HIV: Prevention, mother-to-child transmission

on 26.9.09 with 0 comments

Not all children born to seropositive mothers will be infected. Why some children are infected and others are not is a topic of intensive research. Seropositive women are advised to avoid conception. However, there are many women or married couples who do want a child to symbolically overcome death via their progeny. Breast-feeding should be discouraged if there is an alternative, though the latter is often not the case. Perinatal administration of Retrovir® definitely lowers the risk of transmission. In an American-European study in which Retrovir® was given IV to the mother throughout the third trimester of pregnancy and during childbirth and to the child for 4 weeks a decrease in transmission from 22% to 8% was observed. Shorter schemes with Retrovir® are also effective. Retrovir® appears to be tolerated very well by babies, with only minimal side-effects. In Third World countries Retrovir® will often be beyond the scope of many patients. Perinatal transmission can be reduced by 50% by a single administration of 200 mg nevirapine (Viramune®) to the mother during childbirth and by one dose (2 mg/kg) to the baby within the first 3 days of life. This should be a cheap strategy in Third World countries for reducing intra-partum transmission and transfer via the early maternal milk. Elective Caesarean section carries a significantly lower risk of transmission (about 10%). The advantage of a Caesarean section diminishes when the amniochorionic membranes are broken and/or the mother is already in labour. Combining prophylactic Retrovir® with elective Caesarean section can reduce the risk of vertical transmission to about 2%. The possible place of HAART in this setting is still not clear. Episiotomy, internal monitoring (in any case a luxury), forceps and vacuum extraction are best avoided in vaginal childbirth. After birth, the child should be gently aspirated, the eyes and nose flushed and given a quick bath to remove all blood. Optimal nutrition with enough vitamin A before giving birth is advised (the possibly inhibitory effect of certain retinoids on HIV is being investigated).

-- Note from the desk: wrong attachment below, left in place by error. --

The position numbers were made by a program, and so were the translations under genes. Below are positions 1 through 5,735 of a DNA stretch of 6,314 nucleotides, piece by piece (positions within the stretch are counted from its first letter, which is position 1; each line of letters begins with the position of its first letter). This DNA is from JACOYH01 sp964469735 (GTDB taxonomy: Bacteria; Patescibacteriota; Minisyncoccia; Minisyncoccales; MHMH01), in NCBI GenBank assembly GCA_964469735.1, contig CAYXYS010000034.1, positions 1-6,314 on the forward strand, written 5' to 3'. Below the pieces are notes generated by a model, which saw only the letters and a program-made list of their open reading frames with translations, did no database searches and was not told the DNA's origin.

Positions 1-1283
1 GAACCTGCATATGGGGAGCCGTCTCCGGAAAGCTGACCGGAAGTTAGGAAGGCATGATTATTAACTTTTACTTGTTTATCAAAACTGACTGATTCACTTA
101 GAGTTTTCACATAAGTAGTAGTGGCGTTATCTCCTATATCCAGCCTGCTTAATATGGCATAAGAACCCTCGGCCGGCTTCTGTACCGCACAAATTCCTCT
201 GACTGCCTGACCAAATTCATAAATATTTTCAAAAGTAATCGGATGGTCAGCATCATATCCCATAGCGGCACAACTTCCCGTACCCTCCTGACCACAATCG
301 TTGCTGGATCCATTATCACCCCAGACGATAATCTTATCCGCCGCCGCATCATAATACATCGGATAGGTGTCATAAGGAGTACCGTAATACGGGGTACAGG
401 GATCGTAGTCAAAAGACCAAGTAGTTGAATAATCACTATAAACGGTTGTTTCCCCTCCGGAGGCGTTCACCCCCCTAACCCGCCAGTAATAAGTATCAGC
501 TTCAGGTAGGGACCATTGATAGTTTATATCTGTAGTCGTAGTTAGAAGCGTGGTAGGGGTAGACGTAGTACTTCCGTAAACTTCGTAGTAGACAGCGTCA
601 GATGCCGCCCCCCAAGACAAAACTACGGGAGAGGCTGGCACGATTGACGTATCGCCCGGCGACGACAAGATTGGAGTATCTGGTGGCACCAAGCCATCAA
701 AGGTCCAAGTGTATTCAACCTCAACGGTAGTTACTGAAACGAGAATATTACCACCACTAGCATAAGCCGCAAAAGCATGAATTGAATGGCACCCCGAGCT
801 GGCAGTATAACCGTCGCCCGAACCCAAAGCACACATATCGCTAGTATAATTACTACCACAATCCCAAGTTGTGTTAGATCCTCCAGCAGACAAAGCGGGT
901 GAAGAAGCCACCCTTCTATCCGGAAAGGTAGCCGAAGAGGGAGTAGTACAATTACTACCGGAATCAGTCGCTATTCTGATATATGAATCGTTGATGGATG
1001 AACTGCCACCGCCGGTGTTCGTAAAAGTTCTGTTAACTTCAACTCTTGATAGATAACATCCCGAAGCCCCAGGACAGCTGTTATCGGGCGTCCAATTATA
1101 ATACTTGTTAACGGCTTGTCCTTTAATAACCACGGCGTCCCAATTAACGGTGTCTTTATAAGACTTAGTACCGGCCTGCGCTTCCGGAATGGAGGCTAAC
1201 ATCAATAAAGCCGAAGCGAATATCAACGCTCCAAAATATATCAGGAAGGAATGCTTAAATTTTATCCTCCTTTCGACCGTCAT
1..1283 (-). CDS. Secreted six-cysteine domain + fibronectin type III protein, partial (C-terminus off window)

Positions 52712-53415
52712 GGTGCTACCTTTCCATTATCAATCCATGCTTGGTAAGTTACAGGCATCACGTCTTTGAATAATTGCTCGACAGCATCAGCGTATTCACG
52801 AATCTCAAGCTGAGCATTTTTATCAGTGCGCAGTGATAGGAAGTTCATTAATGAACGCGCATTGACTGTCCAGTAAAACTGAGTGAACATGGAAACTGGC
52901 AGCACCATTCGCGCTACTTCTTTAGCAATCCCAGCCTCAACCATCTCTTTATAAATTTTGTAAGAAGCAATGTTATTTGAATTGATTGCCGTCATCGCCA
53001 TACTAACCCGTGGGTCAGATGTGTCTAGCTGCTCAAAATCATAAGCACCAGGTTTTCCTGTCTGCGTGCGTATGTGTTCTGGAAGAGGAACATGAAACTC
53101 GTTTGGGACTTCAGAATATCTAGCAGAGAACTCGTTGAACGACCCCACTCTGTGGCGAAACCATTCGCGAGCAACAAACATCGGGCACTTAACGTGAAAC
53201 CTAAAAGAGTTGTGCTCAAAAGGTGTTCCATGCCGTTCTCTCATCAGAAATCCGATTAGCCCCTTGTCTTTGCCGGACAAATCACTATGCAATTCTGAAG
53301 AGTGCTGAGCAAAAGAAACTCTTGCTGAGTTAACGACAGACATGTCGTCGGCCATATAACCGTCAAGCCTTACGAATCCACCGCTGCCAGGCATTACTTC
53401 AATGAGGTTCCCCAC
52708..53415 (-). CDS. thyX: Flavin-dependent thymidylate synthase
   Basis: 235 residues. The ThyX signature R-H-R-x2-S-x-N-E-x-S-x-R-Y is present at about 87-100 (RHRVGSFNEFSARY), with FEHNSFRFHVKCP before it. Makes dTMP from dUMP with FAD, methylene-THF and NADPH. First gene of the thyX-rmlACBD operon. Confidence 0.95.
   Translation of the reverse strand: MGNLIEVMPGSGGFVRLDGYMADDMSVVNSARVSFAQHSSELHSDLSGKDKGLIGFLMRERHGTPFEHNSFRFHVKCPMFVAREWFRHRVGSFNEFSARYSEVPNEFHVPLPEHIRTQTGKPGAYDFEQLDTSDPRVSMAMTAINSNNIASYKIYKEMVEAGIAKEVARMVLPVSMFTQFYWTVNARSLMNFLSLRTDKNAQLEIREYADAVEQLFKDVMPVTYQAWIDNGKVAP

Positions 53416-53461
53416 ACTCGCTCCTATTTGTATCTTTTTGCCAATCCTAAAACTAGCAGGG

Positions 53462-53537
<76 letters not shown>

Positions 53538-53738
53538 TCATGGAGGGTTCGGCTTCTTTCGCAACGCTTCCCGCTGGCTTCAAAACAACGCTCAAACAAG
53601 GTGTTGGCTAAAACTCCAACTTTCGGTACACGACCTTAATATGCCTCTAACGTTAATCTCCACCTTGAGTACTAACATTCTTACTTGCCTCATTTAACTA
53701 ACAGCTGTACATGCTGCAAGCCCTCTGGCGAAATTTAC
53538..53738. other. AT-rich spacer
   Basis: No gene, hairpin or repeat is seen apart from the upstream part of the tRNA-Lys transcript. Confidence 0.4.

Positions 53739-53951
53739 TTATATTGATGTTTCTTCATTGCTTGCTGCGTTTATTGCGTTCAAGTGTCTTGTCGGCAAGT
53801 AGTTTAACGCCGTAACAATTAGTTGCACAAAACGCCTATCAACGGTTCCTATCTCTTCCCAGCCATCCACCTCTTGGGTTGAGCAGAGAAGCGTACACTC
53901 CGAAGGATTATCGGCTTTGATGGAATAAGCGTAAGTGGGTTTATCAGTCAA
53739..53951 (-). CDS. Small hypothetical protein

Category: Medical Subject Notes , Medicine Notes , Microbiology Notes , PSM Notes



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